Whether the “Redskins” moniker should have stayed or gone will probably always be a controversial topic among those connected to Cooperstown Central School. However, taking Deerslayers out of the running for a possible choice as a new school nickname was the right choice.
In the beginning of the process of contemplating a name change, Superintendent C.J. Hebert said the district has made significant efforts to recognize cultural changes and diversity and the “Redskins” nickname no longer coincided with those efforts.
Board of Education President David Borgstrom said: “It has troubled me for some time that we recognize the importance of this education, make a commitment to it, and espouse a need for cultural sensitivity, while supporting a school nickname that is the antithesis of this philosophy. What would be the board of education’s response if ever asked to justify our commitment to cultural sensitivity education and the nickname ‘Redskins’?”
Borgstrom said the goal was to narrow suggestions down to options that would represent the school “appropriately.”
“I think we need to take whatever time necessary to prepare for deliberation to make sure any options that would come forward would be appropriate to the best we can consider in both the short term and the long term with any potential ramifications of any human being,” he stated.
We think school officials did right by giving the name Deerslayers the boot, despite it being one of five leading vote-getters in a previous student survey taken in February. The name seems a bit over the top, painting quite a vivid picture and could have been as bad if not worse than “Redskins.”
It was also good to see that the nickname Huskies was added to the list of choices. It was not on the previous short list of five names, but replaced Wolves as a final option because of local groundswell in its favor. Huskies was the nickname used in Hartwick before the merging of Cooperstown and Hartwick schools.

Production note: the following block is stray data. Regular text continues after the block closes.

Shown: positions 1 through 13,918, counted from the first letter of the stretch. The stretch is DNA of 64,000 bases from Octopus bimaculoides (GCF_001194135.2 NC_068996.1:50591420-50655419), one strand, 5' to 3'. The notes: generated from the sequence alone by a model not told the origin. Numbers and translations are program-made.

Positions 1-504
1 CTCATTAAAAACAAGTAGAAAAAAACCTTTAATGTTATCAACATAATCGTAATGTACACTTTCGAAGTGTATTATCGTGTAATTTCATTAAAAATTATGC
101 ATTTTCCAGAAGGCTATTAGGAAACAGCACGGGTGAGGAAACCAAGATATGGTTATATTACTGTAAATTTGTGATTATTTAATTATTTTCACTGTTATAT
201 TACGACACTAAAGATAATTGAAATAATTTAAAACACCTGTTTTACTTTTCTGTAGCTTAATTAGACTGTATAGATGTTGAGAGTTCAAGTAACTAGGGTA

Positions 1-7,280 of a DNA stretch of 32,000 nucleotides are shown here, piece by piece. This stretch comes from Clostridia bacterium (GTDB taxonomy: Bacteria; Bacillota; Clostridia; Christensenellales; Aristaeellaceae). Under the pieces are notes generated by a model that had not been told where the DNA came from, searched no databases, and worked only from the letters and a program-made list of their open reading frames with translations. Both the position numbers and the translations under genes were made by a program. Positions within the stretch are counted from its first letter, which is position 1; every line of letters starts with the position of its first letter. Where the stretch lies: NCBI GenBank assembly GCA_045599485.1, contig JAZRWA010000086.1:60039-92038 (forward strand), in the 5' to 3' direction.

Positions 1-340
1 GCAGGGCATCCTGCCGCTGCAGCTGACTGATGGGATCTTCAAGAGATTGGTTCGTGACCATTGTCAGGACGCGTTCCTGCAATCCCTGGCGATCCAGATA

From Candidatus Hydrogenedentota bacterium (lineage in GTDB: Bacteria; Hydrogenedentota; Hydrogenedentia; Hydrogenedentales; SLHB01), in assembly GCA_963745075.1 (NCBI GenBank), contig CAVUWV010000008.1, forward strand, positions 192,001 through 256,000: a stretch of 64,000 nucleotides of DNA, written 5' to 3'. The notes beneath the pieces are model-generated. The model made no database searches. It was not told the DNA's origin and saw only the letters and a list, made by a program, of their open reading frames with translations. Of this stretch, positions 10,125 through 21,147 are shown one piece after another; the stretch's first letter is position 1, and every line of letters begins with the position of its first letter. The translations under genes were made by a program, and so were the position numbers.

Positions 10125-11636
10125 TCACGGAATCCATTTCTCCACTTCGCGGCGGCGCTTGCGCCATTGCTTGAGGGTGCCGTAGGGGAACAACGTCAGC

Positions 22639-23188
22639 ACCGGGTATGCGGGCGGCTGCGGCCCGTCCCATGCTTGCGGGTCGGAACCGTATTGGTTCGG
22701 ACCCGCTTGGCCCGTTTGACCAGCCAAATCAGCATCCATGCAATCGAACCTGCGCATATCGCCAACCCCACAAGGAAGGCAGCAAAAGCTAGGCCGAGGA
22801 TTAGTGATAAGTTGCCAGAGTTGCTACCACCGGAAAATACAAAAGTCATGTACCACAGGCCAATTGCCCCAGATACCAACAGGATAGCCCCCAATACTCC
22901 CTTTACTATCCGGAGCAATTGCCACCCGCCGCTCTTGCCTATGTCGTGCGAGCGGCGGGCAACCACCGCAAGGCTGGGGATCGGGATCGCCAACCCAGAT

The other options included Hawkeyes, Pioneers and Pathfinders. Hawkeyes, Pioneers and Pathfinders come from James Fenimore Cooper’s five-novel Leatherstocking Tales, two of which are titled “The Pathfinders” and “The Pioneers.”
For or against changing the nickname, at least all of the choices have local and historical connections.
The only one that might not make sense to use is Hawkeyes. That is the name the Perfect Game Collegiate Baseball League team that plays in Cooperstown. Although the team has indicated to CCS board members that they would share the nickname as long as it was marketed differently, it could get confusing.
According to school officials, the name “Redskins” dates to the mid-1920s. The decision to retire the name, effective June 30, was made at a school board meeting in March by a 6-1 vote. Anthony Scalici voted against changing the nickname. The board also voted unanimously to honor all history previous to June 30 as being for the Cooperstown Redskins.
Designation of a new nickname was on the agenda of Wednesday’s board meeting, but it had not been completed by deadline. We will keep people informed as soon as we can on our website, coopercrier.com, and will have a more detailed article in next week’s Crier. Until then, we hope to get our readers’ opinions through letters to the editor that we can share.
Letters can be sent to email@example.com.